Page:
FOOD – not only the land necessary to grow vegetables, fruit trees where they can grow, and livestock, but canned and dry foods, rotated and stored in controlled conditions where possible. Read the old Pat Frank novel, “Alas Babylon”, which treats the subject of how a family gets by when nuclear holocaust hits the world, in Central Florida, ca. 1960.

              EQUIPMENT – tools, hardware, and spare parts to keep your property, vehicle(s), and person maintained. Includes FIREARMS.

              FACILITIES – Barn(s), Coop(s), Corral(s), Pen(s), Garage(s), Out-Buildings and other facilities beyond your house, as needed.

              SKILLS – You have to know how to fix and maintain things. When SHTF, you won’t necessarily be able to just “call the guy”. Also, if your skills are marketable, you can BARTER. Again, read “Alas Babylon”, the Bragg family and their neighbors that banded together for survival did carry on trade with their local town folk (based on Mt. Dora, FL). And, of course, even if things don’t go utterly to hell, you’ll keep more dough in your pocket if you shift for yourself, and you’ll have the satisfaction of Self-reliance.

              HEALTH – None of what I’ve listed means anything if you’re sick, and if SHTF, what was once treatable can be FATAL Again, read “Alas Babylon”, and how, for example, a sixty-ish woman, not in terrible health but suffering from diabetes and needing insulin that required refrigeration, died within two weeks of “The Day”, since her insulin ran out and there was no electricity to refrigerate it even if she could have gotten it. The time to get yourself into as good a shape as you can of your own efforts is YESTERDAY, so start anyway. Just as important is MENTAL health…you have to be cool under pressure and able to “roll with the punches”. Life can be tough but often that proves who IS tough. Be one of the “tough”! And lastly, SMILE. Every day that you’re not taking that “dirt nap” is an OPPORTUNITY to do good for yourself and your loved ones, and take time to enjoy the simple pleasures. Like most aircraft, your “attitude” will indeed determine your “altitude”.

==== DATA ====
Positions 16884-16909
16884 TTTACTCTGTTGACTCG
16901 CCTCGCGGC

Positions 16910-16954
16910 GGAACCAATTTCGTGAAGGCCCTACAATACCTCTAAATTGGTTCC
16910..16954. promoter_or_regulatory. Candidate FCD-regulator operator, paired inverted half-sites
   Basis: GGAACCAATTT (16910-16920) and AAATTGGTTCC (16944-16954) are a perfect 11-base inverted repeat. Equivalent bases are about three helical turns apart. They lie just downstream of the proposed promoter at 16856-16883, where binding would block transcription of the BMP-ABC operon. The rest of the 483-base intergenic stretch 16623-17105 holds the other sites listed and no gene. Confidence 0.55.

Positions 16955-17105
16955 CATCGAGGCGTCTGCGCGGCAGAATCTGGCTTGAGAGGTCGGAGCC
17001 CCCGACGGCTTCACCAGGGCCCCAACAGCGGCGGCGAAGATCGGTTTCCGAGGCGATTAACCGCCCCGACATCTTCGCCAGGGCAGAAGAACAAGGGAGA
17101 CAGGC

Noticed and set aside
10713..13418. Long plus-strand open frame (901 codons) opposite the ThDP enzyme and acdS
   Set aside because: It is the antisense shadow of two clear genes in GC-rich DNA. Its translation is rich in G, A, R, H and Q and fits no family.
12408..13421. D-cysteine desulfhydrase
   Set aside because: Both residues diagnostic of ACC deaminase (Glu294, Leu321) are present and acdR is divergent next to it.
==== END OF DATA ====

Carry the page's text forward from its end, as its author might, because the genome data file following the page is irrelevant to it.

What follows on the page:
• Well-said, Douglas –

                We are well along on most of those (have well, have land, have equipment/skills; coop/stored food, etc.) We want to get a few cows and are working toward that. My main action items at the moment are adding a hand-operated (manual) pitcher pump and some solar to provide enough power to power lights, recharge tools and keep the computers working. I’m having to study up on this, having no experience. But I plan to acquire it!

                • There are many sources re: “off-the-grid” living, space prevents me from any of my usual lengthy soliloquies. The only thing I could add, and it’s very unfortunate that I feel the need to even mention it, is…BE DISCRETE. Too many busybodies and “Gubmint” snoops out there that target folks into “prepping” or any manner of independent, PROVIDENT living. It’s another symptom of de facto tyrannical rule by these control freaks, and they always profess benevolent motives, like “combatting ‘racism’ “, or “saving the planet”…but in the end, it’s about CONTROL, they want to exert it over myself and YOU, and once they’ve acquired even a smidge of political power, not only do they fight fang, nail, and claw to retain it, but the inevitable overreach happens…they don’t stop, and forget about “Rule of Law.” The Founders were wise in setting up what they THOUGHT would stay a LIMITED Central Government, subservient to the several states and the PEOPLE that HIRED it, but, well, we know how that’s worked out.